Poll: Saving the day

It is the one late gamble by a fantasy owner that can be the difference between winning the league and coming in last place. The leap of faith often revolves around saves. Our MLB Publishers voted on the players most likely to secure 30 saves this season - coming out out of nowhere to reach that number. So, forget the Mariano Rivera's and Frankie Rodriguez' - think, Kansas City Royals?

Octavio Dotel, Kansas City Royals: 38 (6)
Joel Zumaya, Detroit Tigers: 21 (3)
Taylor Tankersley, Florida Marlins: 18 (1)
Jonathan Broxton, Los Angeles Dodgers: 11 (1)
Kerry Wood, Chicago Cubs: 9 (1)
Brendan Donnelly, Boston Red Sox: 8 (1)
Salomon Torres, Pittsburgh Pirates: 4
Brian Wilson, San Francisco Giants: 3
Tim Lincecum, San Francisco Giants: 2
Matt Lindstrom, Florida Marlins: 1
Akinori Otsuka, Texas Rangers: 1
Eric Gagne, Texas Rangers: 1

Given the small sample size and high leverage situations they perform in, it's no surprise that relievers can be the flakiest players on the team. While some teams are lucky enough to have a reliever they can rely on to rack up the lion's share of saves, many jobs are up for grabs. Fantasy players, take note - three pitchers stand out above all the others as candidates to come out of nowhere and notch 30 saves.

It's easy to see why Dotel tops the list. Teammates Joel Peralta and David Riske have their uses, but nobody in Kansas City's pen matches his upside. Despite sitting out the majority of 2006 recovering from Tommy John surgery, and showing very little in a late audition for the Yankees' playoff roster, the closer's job is his to lose. Given that the Royals are paying him closer money, you can forgive them for being optimistic that he will be one of the lucky TJ survivors that come back stronger in year two.

The Royals even gave Dotel a vote of confidence with the trades of Ambiorix Burgos and Andy Sisco, who were the only relievers on last year's squad with legitimate closer upside. If this truly is the year that Alex Gordon and Billy Butler make their major league debuts, the Royals should even have a few more save opportunities than they are used to.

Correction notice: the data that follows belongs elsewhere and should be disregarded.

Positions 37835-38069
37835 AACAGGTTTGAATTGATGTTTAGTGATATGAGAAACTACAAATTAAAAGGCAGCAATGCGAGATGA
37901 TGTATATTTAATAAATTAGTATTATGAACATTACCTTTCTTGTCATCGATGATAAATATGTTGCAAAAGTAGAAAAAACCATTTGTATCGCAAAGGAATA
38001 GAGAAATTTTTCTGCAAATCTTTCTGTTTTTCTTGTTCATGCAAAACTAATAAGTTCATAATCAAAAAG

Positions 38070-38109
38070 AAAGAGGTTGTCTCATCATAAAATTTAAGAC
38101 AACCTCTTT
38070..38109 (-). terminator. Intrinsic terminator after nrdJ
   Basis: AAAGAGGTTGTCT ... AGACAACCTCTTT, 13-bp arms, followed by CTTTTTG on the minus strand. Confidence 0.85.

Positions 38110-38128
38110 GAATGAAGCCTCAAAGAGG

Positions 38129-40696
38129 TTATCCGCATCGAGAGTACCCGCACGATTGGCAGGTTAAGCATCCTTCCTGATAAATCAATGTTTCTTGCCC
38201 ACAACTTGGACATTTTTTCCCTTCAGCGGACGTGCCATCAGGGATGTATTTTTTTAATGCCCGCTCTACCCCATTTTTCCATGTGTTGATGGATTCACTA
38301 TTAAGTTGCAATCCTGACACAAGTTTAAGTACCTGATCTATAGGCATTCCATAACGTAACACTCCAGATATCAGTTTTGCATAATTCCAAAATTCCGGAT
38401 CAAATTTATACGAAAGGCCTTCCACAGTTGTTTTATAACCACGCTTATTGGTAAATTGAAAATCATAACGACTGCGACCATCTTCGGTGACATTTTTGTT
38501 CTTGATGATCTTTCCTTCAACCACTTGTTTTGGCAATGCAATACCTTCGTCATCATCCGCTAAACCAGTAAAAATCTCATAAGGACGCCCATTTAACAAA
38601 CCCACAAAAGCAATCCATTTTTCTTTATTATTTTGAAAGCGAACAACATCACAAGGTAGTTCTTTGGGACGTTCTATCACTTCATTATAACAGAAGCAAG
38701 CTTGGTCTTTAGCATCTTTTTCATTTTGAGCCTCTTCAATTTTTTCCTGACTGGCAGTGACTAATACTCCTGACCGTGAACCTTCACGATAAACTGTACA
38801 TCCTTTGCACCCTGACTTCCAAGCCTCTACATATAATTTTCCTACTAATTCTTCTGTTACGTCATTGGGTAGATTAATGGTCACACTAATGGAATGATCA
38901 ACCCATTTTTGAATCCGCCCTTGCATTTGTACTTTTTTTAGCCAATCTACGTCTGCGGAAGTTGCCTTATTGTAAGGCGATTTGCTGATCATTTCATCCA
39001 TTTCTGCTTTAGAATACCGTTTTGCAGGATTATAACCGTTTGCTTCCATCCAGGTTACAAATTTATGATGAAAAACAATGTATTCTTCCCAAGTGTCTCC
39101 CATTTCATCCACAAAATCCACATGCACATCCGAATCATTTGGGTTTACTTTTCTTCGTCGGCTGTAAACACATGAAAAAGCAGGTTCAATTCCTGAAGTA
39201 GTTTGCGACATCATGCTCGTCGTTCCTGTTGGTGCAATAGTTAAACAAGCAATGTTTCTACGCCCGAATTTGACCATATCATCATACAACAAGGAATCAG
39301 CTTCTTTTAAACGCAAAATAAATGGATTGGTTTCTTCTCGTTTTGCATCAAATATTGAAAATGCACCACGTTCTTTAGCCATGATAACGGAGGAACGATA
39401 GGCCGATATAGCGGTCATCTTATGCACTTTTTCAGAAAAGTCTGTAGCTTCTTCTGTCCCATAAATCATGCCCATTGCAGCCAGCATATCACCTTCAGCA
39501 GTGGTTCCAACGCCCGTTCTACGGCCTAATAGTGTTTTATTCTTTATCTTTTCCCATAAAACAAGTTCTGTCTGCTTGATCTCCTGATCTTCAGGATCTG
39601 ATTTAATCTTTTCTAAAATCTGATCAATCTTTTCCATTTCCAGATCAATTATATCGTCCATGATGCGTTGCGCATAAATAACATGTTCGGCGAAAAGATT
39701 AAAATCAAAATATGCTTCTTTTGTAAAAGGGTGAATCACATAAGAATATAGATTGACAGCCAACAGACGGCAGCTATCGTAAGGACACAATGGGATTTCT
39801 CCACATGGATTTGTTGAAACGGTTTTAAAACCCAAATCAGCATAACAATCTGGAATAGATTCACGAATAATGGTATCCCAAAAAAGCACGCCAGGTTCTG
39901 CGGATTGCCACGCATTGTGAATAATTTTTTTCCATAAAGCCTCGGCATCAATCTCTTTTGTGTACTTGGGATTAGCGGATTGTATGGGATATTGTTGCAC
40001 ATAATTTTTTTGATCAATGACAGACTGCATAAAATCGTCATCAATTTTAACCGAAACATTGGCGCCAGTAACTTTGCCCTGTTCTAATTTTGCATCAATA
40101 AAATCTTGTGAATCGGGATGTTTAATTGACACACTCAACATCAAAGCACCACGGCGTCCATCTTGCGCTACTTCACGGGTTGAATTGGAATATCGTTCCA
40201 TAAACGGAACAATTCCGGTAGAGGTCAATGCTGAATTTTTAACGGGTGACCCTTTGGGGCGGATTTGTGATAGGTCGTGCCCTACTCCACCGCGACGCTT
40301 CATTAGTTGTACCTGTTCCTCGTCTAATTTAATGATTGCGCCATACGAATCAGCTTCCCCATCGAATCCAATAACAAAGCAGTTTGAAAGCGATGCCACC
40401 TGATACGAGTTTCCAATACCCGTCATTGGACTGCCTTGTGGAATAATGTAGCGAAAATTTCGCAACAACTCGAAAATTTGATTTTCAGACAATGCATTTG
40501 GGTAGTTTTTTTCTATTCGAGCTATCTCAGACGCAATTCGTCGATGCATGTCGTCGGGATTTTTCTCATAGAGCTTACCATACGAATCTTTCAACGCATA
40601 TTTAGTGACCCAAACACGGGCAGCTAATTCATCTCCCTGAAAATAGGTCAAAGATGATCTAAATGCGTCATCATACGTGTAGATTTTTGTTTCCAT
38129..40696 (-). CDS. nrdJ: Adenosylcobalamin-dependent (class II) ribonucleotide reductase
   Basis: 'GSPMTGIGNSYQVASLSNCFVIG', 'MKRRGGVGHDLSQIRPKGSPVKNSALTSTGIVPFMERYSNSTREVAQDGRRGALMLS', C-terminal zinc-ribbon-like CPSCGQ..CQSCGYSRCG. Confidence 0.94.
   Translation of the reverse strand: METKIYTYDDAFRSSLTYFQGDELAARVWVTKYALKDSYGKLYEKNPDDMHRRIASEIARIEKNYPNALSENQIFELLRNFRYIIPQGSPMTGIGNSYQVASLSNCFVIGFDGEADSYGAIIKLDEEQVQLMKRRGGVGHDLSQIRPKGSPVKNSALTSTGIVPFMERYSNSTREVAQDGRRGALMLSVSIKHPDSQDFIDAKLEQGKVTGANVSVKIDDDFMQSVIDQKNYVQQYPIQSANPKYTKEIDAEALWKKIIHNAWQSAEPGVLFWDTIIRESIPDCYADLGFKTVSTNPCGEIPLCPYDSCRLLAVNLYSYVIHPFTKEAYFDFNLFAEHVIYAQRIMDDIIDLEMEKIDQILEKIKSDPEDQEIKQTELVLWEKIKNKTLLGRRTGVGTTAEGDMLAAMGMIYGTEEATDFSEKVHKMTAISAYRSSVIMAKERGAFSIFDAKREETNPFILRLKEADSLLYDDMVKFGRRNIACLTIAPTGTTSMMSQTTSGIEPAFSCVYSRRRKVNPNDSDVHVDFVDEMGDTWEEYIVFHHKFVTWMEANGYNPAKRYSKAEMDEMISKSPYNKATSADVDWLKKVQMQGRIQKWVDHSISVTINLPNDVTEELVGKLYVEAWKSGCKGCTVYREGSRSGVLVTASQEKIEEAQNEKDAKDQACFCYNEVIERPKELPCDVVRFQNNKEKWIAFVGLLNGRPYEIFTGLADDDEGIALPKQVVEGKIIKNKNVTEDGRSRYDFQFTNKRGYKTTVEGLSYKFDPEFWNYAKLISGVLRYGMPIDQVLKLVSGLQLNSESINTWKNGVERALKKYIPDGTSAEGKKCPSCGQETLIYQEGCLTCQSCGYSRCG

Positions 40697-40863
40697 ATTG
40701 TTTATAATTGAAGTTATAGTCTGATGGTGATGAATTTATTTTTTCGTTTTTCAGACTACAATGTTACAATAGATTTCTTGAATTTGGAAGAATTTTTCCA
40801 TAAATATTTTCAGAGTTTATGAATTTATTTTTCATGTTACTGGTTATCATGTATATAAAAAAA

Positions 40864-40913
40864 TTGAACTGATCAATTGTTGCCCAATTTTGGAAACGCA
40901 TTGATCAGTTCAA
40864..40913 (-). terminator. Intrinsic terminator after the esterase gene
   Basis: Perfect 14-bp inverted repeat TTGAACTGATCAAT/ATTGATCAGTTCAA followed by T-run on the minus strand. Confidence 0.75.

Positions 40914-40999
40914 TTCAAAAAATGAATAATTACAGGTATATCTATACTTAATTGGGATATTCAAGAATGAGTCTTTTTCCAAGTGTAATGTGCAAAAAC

The Detroit Tigers' bullpen is not nearly as shallow as the Royals. Todd Jones is the nominal closer heading into the season, but he turns 39-years old in April and struck out less than four batters per 9 innings last year. Joel Zumaya, on the other hand, may only be 22-years old, but his electric fastball vaulted him to star status in his rookie season. It's hard to imagine anyone watch Zumaya set-up Jones and come away with the impression that Jones is still the better pitcher. Jim Leyland will stay loyal to his veterans to a point, but, in the ultra-competitive AL Central, mistakes like this can cost you a playoff berth.

The Florida Marlins have a plethora of talented arms, but most of them are vying for slots in the starting rotation. Among the bullpen arms, Taylor Tankersley has the inside track for the closer's job. He has all the goods - good command of a low-90's fastball, no major platoon splits, and a demonstrated ability to miss bats at the highest level. There is a bias against using lefties in the closer's role, but the Marlins know that Tankersley could emerge as the next B.J. Ryan.

All MLB publishers contributed as the panel of voters. First place was awarded five points, second place awarded three and third place received one.

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